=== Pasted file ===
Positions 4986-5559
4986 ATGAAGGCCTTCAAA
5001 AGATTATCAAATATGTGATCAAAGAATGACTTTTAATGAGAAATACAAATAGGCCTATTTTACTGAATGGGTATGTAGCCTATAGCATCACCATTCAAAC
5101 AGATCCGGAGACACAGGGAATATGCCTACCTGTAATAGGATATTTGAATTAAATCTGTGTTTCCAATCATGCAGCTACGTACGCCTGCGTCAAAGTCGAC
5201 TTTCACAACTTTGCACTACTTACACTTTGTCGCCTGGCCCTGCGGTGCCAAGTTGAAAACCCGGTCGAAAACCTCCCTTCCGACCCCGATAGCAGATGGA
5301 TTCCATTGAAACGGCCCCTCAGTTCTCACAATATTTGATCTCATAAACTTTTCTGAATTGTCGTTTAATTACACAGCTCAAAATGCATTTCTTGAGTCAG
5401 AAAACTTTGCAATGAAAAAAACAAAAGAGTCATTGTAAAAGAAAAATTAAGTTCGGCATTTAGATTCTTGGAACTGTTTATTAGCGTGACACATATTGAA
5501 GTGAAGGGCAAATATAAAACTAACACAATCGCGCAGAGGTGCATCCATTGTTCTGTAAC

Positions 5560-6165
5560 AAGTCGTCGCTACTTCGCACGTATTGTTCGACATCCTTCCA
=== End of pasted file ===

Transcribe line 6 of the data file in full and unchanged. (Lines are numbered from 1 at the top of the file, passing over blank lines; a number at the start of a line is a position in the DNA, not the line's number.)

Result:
5301 TTCCATTGAAACGGCCCCTCAGTTCTCACAATATTTGATCTCATAAACTTTTCTGAATTGTCGTTTAATTACACAGCTCAAAATGCATTTCTTGAGTCAG